MANCHESTER, England: Liverpool might not win the English Premier League at Anfield after police included the leader’s key games among at least five it wants at neutral venues in a bid to prevent fans from gathering outside when the competition resumes.
Liverpool manager Jürgen Klopp hopes authorities will allow them to play at home as planned, with supporters adhering to advice while they are prevented from attending games due to COVID-19 restrictions.
Police originally wanted neutral venues for all 92 remaining games but the plan was opposed by the clubs — particularly those trying to avoid relegation.
The league plans to resume on June 17 after a 100-day shutdown to contain the coronavirus pandemic, pending final approval from government, which is trying to prevent a second spike in cases.
Police don’t object to the games on that Wednesday night being played at Manchester City and Aston Villa.
But police want the derby between Everton and Liverpool to be played away from Merseyside a few days later. The game was originally scheduled at Goodison Park. Liverpool, which leads by 25 points with nine games remaining, could clinch the title by beating Everton if second-placed City loses to Arsenal on June 17.
If the 30-year title drought doesn’t end that day, police want Liverpool’s next game, against Crystal Palace, to be played away from Anfield.
Greater Manchester Police have already determined Liverpool’s third game back against Manchester City should be staged away from Etihad Stadium.
Liverpool’s fourth game back is against Aston Villa, currently scheduled at Anfield.
The same Manchester force wants City’s game against Newcastle and Manchester United’s home game against Sheffield United played outside of the northwest location.
Police in Newcastle also don’t want the home game against Liverpool to be played at St. James’ Park on the final day of the season, which could be July 26.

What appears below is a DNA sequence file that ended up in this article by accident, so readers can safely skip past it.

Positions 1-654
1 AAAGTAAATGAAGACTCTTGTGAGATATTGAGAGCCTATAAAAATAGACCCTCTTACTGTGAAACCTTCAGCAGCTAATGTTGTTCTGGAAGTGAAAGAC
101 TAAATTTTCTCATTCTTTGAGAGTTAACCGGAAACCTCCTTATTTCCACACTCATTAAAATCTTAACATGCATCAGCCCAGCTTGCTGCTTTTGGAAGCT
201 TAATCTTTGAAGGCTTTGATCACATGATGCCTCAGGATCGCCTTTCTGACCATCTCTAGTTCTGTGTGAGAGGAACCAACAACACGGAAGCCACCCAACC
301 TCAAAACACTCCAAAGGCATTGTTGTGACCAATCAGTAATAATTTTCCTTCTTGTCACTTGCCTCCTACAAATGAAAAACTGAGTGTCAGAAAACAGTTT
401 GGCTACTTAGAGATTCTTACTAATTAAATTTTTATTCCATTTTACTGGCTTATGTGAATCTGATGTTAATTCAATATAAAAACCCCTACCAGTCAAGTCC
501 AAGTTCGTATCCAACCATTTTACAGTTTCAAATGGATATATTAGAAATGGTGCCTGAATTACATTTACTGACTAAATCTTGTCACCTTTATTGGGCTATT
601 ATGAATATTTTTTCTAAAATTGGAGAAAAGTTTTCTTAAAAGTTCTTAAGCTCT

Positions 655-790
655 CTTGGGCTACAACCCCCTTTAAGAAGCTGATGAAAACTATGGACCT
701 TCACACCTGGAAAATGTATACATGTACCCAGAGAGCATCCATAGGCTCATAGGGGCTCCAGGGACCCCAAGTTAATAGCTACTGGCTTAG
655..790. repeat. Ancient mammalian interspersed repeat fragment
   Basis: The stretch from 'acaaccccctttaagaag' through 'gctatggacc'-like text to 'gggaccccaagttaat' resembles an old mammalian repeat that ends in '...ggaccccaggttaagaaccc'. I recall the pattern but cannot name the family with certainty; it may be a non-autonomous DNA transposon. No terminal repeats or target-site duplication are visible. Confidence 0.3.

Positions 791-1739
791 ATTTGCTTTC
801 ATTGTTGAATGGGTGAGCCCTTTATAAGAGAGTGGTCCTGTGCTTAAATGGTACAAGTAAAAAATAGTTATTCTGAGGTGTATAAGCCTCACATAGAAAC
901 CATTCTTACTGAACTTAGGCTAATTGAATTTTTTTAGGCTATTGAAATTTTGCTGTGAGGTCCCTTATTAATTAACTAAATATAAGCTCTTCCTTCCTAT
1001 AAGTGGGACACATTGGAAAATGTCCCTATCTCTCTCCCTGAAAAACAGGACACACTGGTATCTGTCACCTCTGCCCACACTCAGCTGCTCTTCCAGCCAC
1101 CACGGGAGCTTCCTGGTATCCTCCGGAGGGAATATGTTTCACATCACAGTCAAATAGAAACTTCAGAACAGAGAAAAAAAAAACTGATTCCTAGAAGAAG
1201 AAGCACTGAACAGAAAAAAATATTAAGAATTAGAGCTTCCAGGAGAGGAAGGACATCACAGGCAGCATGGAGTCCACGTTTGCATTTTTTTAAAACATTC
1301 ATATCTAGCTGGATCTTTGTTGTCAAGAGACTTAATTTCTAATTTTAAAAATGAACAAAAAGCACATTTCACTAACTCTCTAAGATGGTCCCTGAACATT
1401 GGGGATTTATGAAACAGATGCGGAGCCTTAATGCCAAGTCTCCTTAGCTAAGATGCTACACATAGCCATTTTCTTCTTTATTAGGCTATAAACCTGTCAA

Mark Roberts, the head of football policing in England, said the plans will remain under review but are based on public health demands.
“We have reached a consensus that balances the needs of football, while also minimizing the demand on policing,” said Roberts, the football policing lead at the National Police Chiefs’ Council. “The views and agreement of forces which host Premier League clubs have been sought and where there were concerns, the Premier League has been supportive in providing flexibility in arranging alternative venues where requested.”
One obvious neutral venue is Wembley Stadium in north London which is not the home of any club side.
“This plan will be kept continually under review to ensure public health and safety and a key part of this is for supporters to continue to respect the social distancing guidelines, and not to attend or gather outside the stadiums,” Roberts said.
Even without a vaccine for COVID-19, fans could return to games next season, which is due to begin in September.
“There is optimism at the Premier League and at clubs that we will see fans back in the stadiums next season,” Premier League chief executive Richard Masters told Sky Sports TV, “and it may happen on a phased basis.”
Only 200 of the 380 Premier League games each season are contracted to be broadcast live in Britain, but all remaining fixtures will be aired live because fans will not be allowed in stadiums.
The reshaped English season is set to end with the FA Cup final on Aug. 1.
The Football Association on Friday announced its competition will provisionally resume with the quarterfinals on the weekend of June 27-28. The semifinals are now scheduled for July 18-19.
“This has been a difficult period for many people and, while this is a positive step, the restart date is dependent on all safety measures being met,” FA chief executive Mark Bullingham said.
Though the COVID-19 deaths per day have fallen in Britain since early April, another 377 were still reported on Thursday, bringing the known death toll in all settings including hospitals and care homes to 37,837.